Reps passed the recommendation for the removal of presidents’, governors’ immunity.
Nigerians’ well-expressed frustration with spending trillions of Naira annually to run barely functional, but supposedly hi-tech institutions, appeared to manifest full-scale Wednesday after top government satellite body, NIGCOMSAT, failed for days to install a functional electronic platform for lawmakers voting on the constitution.
The multi-million Naira project flopped first on Tuesday, forcing a reschedule of the constitution amendment vote at the House of Representatives, and finally on Wednesday, plunging the chamber into a laborious manual voting that ended shortly before 11p.m.
How the Nigerian Communication Satellite body, an office expected to deal with utilising Nigeria’s satellite functions on broadband internet, tele-education and medicine, marine communication, and navigation services, got into a contract for a direct electronic voting machine installation is not clear.
Amid claims the contract was awarded for several millions of Naira, the House of Representatives denied it paid for the job. A spokesperson said the office only offered to help with the process after it was realised the routine system was faulty.
That would seem unlikely as the House does not officially accept favours from agencies it oversees. Even so, as an assistance, the funds for the project would likely have been drawn by NIGCOMSAT from the public purse.
PREMIUM TIMES could not verify the exact details of the project, as officials and lawmakers would not say.
What was clear however, was each of the 360 members received a new computer tablet and several new routers were purchased for the failed exercise.
At an average N100, 000 per tablet, that would amount to at least N36 million, exclusive of other spending such as the internet routers and logistics.
Indication of a malfunction emerged Tuesday after members met for unusually long hours behind closed doors as they apparently waited to deal with the wobbling infrastructure. It is not also clear why the technical handlers of the machine, expected to be the same used by the Senate for their vote last week, were not called up.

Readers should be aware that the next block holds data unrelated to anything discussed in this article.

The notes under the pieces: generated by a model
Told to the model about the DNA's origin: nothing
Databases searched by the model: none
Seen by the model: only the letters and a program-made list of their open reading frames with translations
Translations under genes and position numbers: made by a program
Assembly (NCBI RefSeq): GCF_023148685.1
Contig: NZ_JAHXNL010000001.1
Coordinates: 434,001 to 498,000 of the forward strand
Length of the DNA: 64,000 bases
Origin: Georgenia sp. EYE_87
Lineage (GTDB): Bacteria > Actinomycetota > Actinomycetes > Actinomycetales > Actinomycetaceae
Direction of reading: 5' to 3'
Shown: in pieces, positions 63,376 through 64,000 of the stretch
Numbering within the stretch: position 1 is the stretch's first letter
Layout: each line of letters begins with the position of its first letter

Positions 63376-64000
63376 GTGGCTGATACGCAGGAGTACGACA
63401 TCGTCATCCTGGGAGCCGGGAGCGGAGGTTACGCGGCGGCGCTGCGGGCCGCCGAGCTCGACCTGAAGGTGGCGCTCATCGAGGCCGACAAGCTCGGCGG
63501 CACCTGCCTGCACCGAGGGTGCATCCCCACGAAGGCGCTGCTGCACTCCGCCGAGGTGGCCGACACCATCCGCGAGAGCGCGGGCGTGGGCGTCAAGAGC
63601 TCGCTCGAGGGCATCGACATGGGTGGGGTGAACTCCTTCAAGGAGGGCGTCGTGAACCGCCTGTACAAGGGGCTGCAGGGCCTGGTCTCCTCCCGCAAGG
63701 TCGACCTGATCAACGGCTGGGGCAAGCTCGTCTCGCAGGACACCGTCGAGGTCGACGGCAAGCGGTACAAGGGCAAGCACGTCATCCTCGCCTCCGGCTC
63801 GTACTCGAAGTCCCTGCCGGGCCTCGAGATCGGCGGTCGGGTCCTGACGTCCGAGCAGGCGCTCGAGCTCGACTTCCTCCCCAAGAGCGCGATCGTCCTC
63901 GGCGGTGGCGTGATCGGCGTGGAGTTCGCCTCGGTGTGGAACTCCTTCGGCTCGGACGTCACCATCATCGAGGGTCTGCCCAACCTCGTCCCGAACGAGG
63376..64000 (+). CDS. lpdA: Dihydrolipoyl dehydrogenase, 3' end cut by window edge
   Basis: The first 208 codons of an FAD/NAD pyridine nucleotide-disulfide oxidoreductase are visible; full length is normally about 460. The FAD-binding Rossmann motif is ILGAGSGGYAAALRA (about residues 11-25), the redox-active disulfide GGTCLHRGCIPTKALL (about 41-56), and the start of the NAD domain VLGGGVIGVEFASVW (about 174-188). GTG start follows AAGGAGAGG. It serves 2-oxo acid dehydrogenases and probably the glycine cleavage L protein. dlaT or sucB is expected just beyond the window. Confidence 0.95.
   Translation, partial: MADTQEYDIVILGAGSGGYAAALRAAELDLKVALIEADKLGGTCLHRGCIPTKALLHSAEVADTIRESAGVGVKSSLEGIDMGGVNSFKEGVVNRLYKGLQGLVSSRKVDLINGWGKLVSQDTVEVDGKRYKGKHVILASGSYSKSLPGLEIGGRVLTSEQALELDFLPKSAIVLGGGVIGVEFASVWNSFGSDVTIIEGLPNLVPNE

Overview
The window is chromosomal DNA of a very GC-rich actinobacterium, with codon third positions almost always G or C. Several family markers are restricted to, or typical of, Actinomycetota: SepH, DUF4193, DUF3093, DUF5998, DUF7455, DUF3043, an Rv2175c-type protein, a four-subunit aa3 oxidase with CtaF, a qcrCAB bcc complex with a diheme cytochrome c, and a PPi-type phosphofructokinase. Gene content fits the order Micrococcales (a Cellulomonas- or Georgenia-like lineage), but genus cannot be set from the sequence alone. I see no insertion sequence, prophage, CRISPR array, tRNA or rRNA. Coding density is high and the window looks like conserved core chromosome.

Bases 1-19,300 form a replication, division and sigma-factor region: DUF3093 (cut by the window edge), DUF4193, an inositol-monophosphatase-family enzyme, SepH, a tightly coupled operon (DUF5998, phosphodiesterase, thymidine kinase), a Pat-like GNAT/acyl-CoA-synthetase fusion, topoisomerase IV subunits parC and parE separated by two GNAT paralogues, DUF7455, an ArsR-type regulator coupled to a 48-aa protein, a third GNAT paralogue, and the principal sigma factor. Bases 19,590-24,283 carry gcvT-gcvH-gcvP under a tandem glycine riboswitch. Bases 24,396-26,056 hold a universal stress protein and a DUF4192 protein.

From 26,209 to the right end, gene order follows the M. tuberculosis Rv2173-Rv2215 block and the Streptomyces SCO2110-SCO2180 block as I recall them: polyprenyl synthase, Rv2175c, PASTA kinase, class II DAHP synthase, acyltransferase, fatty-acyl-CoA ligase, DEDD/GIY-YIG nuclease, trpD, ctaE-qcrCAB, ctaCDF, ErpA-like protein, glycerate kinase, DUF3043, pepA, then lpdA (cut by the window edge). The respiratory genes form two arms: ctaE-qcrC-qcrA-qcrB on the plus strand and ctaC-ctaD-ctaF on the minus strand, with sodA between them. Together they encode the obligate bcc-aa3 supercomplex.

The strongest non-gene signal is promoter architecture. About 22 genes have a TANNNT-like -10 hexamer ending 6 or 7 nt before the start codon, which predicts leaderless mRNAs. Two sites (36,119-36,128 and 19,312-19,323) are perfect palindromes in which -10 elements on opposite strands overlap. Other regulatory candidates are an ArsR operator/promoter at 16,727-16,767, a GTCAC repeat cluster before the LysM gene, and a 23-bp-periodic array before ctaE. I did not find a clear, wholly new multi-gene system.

As the lawmakers opened finally for business on Tuesday, it turned out it was NIGCOMSAT that was in charge of setting up an improvised system for the voting.
The Director General of the Agency, Ahmed Rufai, apologised to the lawmakers on Tuesday after it failed to go through, urging patience and assuring the service will be functional by Wednesday.
Mr. Rufai said technicians were to work round the night to fix the problem, and counselled members to fully charge their new tablets for the next day.
But the delay continued on Wednesday, and for hours voting failed to start, again drawing apologies from the DG, and a dim pledge to “give up” if the last try failed.
Indeed, that attempt failed forcing the House to commence manual voting that required each member to mark their preferences to 85 clauses, signed them while collation followed.
Collation ended minutes before 11 p.m. Wednesday.
The Reps approved all 85 clauses, removing the immunity on criminal charges against the president and governors, and autonomy for local governments.
The House also approved the separation of the offices of the Attorneys General and those of the Minister or Commissioner of Justice. Those recommendations had earlier been rejected by the Senate.
The House also retained labour in the exclusive list of the federal government, a decision that intends to give the federal government the exclusive right over National Minimum Wage.
The House did not vote on the contentious Section 29(4)(b) dealing with marriage and renunciation of citizenship as its committee made no recommendation on the matter. A decision on that section by the Senate last week, sparked outrage.
Still, the relatively more impressive outcome from the House, are far from becoming laws as they will need to be agreed upon by the Senate and States Houses of Assembly.
Both chambers are to meet and agree on their final voting results, and the harmonised copy will be transmitted to the state legislatures.
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